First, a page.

“The results have been astounding at this new akoya pearl farm,” the company reports, due primarily to better water temperatures, larger and stronger native oysters, ideal ocean currents and better nutrient-rich phytoplankton feed to produce an improved host oyster with a significantly lower mortality rate that results in a higher percentage of high lustre and good colour pearls for which both the species and the company are typically known for.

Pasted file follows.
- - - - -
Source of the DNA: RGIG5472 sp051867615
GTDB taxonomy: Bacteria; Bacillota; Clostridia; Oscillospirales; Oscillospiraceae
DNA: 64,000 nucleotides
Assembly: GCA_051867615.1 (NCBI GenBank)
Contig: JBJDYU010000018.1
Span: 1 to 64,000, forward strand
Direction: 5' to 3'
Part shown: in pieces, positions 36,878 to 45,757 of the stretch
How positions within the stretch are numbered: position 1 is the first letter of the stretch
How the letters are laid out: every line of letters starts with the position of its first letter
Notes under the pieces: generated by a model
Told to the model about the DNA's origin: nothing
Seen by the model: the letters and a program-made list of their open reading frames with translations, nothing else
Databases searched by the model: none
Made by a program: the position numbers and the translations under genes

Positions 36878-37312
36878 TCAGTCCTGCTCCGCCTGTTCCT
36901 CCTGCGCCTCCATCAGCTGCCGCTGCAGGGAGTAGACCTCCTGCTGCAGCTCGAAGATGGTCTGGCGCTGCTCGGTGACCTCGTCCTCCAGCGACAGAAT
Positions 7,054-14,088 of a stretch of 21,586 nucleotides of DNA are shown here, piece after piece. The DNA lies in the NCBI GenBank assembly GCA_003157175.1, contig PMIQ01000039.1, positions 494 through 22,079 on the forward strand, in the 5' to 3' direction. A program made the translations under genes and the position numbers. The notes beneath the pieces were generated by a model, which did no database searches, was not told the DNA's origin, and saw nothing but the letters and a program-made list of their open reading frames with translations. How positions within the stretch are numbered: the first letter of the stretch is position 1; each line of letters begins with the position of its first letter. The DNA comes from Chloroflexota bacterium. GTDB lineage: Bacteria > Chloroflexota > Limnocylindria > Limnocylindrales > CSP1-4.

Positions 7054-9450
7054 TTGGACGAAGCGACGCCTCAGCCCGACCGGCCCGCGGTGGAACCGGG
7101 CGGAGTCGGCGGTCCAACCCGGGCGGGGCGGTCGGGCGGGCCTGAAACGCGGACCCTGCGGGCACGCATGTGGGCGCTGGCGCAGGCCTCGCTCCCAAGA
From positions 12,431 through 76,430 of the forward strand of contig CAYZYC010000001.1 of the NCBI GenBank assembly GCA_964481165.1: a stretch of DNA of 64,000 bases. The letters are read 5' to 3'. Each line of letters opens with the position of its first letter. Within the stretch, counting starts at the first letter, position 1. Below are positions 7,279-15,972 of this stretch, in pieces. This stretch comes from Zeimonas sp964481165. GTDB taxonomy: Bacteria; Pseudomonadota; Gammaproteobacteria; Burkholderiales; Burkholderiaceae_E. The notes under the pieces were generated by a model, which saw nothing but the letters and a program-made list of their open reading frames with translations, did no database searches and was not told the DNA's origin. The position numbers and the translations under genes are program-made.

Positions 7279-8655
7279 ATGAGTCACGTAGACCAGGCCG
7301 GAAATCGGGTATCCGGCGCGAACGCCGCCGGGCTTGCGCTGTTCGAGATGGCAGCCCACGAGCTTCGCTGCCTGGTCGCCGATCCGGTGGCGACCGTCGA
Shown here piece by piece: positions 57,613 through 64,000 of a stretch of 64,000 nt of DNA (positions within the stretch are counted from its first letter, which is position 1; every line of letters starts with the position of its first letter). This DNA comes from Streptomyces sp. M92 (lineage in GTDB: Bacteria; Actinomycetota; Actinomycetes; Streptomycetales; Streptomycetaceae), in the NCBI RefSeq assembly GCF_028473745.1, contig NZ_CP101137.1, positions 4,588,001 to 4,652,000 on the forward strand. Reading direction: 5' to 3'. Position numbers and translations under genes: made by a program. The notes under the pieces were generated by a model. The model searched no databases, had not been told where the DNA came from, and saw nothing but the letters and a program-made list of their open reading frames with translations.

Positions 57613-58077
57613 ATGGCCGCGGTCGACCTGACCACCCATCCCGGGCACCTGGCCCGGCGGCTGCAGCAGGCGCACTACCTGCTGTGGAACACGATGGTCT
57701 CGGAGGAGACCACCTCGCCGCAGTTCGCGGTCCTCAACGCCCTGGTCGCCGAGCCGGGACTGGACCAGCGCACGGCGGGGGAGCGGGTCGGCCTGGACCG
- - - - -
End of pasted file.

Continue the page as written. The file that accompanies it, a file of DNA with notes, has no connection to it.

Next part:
“Cultivating pearls using native oysters in this area heralds an important new advance in Japanese pearl production, at a time when the amount of high-quality akoya pearls is feared to be decreasing,” the company said. This past winter at Ainoshima, pearls were harvested from 10,000 akoya pearl oysters that had been raised to maturity over the past four years. Nearly 12,000 pearls were harvested. The goal for 2010 is to harvest pearls from 50,000 akoya oysters, with the number of oysters to be harvested expected to grow to 200,000 within the next three years, the company said.
Is this the dawn of a new akoya cultivation business, using home-grown, disease-free, natural pearl oysters to revive a moribund Japanese pearl industry? We can only hope so.
source: National Jeweler online